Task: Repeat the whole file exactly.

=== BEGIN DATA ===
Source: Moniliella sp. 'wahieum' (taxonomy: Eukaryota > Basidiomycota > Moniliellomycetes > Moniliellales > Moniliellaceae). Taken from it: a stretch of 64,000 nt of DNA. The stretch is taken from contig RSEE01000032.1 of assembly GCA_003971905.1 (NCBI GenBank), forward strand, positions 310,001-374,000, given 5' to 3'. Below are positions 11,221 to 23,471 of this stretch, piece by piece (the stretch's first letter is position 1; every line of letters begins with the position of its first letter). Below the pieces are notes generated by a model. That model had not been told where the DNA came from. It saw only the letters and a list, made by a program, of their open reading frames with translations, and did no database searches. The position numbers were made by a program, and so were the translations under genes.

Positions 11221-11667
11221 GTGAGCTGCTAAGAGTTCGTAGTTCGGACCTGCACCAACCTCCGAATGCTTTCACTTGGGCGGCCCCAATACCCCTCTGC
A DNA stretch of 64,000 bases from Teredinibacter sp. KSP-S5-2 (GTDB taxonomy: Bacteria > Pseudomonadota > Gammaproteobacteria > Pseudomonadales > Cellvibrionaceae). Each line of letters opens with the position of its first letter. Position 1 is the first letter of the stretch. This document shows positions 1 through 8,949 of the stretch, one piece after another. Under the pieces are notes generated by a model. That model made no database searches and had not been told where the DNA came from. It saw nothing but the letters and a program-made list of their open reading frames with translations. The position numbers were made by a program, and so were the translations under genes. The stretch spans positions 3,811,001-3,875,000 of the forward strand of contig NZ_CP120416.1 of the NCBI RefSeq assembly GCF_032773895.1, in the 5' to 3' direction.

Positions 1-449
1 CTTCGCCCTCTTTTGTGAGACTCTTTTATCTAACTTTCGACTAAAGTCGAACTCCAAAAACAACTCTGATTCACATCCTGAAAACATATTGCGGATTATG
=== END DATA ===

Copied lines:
Source: Moniliella sp. 'wahieum' (taxonomy: Eukaryota > Basidiomycota > Moniliellomycetes > Moniliellales > Moniliellaceae). Taken from it: a stretch of 64,000 nt of DNA. The stretch is taken from contig RSEE01000032.1 of assembly GCA_003971905.1 (NCBI GenBank), forward strand, positions 310,001-374,000, given 5' to 3'. Below are positions 11,221 to 23,471 of this stretch, piece by piece (the stretch's first letter is position 1; every line of letters begins with the position of its first letter). Below the pieces are notes generated by a model. That model had not been told where the DNA came from. It saw only the letters and a list, made by a program, of their open reading frames with translations, and did no database searches. The position numbers were made by a program, and so were the translations under genes.

Positions 11221-11667
11221 GTGAGCTGCTAAGAGTTCGTAGTTCGGACCTGCACCAACCTCCGAATGCTTTCACTTGGGCGGCCCCAATACCCCTCTGC
A DNA stretch of 64,000 bases from Teredinibacter sp. KSP-S5-2 (GTDB taxonomy: Bacteria > Pseudomonadota > Gammaproteobacteria > Pseudomonadales > Cellvibrionaceae). Each line of letters opens with the position of its first letter. Position 1 is the first letter of the stretch. This document shows positions 1 through 8,949 of the stretch, one piece after another. Under the pieces are notes generated by a model. That model made no database searches and had not been told where the DNA came from. It saw nothing but the letters and a program-made list of their open reading frames with translations. The position numbers were made by a program, and so were the translations under genes. The stretch spans positions 3,811,001-3,875,000 of the forward strand of contig NZ_CP120416.1 of the NCBI RefSeq assembly GCF_032773895.1, in the 5' to 3' direction.

Positions 1-449
1 CTTCGCCCTCTTTTGTGAGACTCTTTTATCTAACTTTCGACTAAAGTCGAACTCCAAAAACAACTCTGATTCACATCCTGAAAACATATTGCGGATTATG